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ARS Home » Midwest Area » Madison, Wisconsin » U.S. Dairy Forage Research Center » Environmentally Integrated Dairy Management Research » Research » Publications at this Location » Publication #343813

Research Project: Improving Nutrient Use Efficiency and Mitigating Nutrient and Pathogen Losses from Dairy Production Systems

Location: Environmentally Integrated Dairy Management Research

Title: Effect of temperature and manure placement in a snowpack on nutrient release from dairy manure during snowmelt

Author
item Vadas, Peter
item Stock, Melanie - University Of Wisconsin
item Feyereisen, Gary
item Arriaga, Francisco - University Of Wisconsin
item Good, Laura - University Of Wisconsin
item Karthikeyan, K. - University Of Wisconsin

Submitted to: Journal of Environmental Quality
Publication Type: Peer Reviewed Journal
Publication Acceptance Date: 3/19/2018
Publication Date: 7/2/2018
Citation: Vadas, P.A., Stock, M.N., Feyereisen, G.W., Arriaga, F.J., Good, L.W., Karthikeyan, K.G. 2018. Effect of temperature and manure placement in a snowpack on nutrient release from dairy manure during snowmelt. Journal of Environmental Quality. 47:848-855.

Interpretive Summary: Agricultural nutrient management is an issue due to nitrogen and phosphorus loss from fields and water quality degradation. Better information is needed on the risk of nutrient loss in runoff from dairy manure applied in winter. We investigated the effect of temperature on nutrient release from manure during snowmelt, and of manure placement in a snowpack on nutrient release to melting snow. Temperature did not consistently affect manure nitrogen and phosphorus release. During snowmelt, manure phosphorus release was not affected by manure placement in the snowpack, but release may be different for solid and liquid manures. For solid manure, nitrogen released during snowmelt increased with the depth of snow covering it, mostly likely due to less nitrogen volatilization. For liquid manure, there was no effect of manure placement within the snowpack on nitrogen released during snowmelt. These experiments provide valuable data for building computer models that scientists and policy makers can use to estimate nitrogen and phosphorus loss to the environment from manure spread in the winter, with the ultimate goal of providing guidelines for dairy producers.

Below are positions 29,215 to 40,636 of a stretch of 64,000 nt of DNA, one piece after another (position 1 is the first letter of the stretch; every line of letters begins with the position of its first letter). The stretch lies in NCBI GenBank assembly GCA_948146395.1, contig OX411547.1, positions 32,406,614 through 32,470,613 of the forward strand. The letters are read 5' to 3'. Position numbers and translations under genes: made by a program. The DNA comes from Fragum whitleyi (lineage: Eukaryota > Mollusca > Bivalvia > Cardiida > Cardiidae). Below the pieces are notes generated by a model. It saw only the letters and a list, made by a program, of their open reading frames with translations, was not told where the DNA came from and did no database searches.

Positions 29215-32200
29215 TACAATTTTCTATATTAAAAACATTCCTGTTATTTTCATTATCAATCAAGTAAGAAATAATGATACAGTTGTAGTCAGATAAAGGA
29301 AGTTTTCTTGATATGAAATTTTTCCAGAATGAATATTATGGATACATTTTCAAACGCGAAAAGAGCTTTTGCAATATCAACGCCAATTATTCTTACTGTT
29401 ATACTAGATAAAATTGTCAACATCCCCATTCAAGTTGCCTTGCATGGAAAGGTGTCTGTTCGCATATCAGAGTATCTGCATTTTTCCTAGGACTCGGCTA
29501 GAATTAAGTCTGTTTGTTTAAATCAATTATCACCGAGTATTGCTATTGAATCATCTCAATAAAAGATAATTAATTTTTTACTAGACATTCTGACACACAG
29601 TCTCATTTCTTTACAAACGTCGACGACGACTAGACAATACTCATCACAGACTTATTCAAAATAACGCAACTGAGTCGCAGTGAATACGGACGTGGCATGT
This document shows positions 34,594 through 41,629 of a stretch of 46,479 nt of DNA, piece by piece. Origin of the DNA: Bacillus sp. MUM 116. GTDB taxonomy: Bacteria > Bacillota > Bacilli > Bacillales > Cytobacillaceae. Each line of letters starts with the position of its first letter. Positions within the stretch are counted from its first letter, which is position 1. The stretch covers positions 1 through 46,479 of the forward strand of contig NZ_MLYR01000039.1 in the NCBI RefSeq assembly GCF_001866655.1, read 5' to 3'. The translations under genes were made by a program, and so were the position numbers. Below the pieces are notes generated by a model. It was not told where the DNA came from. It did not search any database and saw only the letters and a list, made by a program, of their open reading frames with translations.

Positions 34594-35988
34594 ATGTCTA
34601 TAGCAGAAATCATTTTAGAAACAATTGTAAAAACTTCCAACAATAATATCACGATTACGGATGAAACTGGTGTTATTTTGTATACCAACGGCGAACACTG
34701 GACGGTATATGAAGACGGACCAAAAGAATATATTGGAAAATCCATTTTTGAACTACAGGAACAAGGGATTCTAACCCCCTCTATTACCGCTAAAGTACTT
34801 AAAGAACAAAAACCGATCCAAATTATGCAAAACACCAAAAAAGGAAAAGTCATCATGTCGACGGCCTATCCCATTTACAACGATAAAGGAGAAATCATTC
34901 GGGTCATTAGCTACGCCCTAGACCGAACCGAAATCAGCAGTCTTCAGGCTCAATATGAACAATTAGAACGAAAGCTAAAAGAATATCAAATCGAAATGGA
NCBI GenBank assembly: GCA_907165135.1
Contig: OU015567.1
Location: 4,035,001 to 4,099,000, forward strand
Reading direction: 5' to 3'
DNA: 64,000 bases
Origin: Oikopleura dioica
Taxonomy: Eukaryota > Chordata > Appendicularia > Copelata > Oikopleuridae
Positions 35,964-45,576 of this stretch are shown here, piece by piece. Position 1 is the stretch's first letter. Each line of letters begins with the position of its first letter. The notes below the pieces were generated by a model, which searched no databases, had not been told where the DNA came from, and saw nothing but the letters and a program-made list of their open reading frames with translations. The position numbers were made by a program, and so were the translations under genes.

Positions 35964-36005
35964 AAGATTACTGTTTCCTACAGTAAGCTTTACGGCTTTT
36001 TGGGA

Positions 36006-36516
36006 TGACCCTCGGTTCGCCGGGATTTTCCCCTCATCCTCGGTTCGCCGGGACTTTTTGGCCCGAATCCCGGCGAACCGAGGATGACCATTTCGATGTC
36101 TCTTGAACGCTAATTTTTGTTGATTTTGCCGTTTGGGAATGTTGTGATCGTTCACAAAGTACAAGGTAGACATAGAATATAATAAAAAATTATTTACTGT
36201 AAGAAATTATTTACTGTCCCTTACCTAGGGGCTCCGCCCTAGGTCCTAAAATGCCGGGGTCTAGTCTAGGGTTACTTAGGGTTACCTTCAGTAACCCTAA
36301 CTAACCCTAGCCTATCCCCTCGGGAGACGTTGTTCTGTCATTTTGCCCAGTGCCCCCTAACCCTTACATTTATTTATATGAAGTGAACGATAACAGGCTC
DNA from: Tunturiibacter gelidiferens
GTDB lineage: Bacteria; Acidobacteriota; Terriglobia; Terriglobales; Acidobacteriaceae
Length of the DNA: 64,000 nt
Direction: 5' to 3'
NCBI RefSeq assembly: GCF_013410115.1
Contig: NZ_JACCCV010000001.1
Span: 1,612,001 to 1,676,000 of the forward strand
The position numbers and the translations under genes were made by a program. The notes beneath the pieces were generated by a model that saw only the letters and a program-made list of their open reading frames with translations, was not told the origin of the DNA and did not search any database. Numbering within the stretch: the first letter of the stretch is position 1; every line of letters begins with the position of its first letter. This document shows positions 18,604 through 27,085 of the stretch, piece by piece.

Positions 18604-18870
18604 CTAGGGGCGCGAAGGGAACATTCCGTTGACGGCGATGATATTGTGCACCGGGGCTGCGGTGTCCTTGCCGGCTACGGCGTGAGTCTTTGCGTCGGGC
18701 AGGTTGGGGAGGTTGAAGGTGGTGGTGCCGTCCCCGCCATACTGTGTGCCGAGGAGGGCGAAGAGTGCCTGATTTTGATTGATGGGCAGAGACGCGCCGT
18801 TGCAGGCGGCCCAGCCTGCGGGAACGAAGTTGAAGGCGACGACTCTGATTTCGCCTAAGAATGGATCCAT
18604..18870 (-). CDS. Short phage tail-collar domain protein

Technical Abstract: Agricultural nutrient management is an issue due to nitrogen (NH4) and phosphorus (P) losses from fields and water quality degradation. Better information is needed on the risk of nutrient loss in runoff from dairy manure applied in winter. We investigated the effect of temperature on nutrient release from manure to water, and of manure quantity and placement within a snowpack on nutrient release to melting snow. Temperature did not consistently affect manure P and NH4 release during water extraction. Manure P release, but not NH4 release, was significantly influenced by the water-to-manure solids extraction ratio. During snowmelt, manure P release was not affected by manure placement in the snowpack, and the rate of P release decreased as application rate increased. Water extraction data can reliably estimate P release from manure during snowmelt; however, snowmelt water interaction with manure of greater solids content and subsequent P release appears incomplete compared to liquid manures. The rate of manure NH4 released during snowmelt was the same regardless of application rate. For the semi-solid manure, NH4 released during snowmelt increased with the depth of snow covering it, mostly likely due to reduced NH3 volatilization. For the liquid manure, there was no effect of manure placement within the snowpack on NH4 released during snowmelt. Water extraction data can also reliably estimate manure NH4 release during snowmelt as long as NH3 volatilization is accounted for with liquid manures for all placements in a snowpack and semi-solid manures applied on top of snow.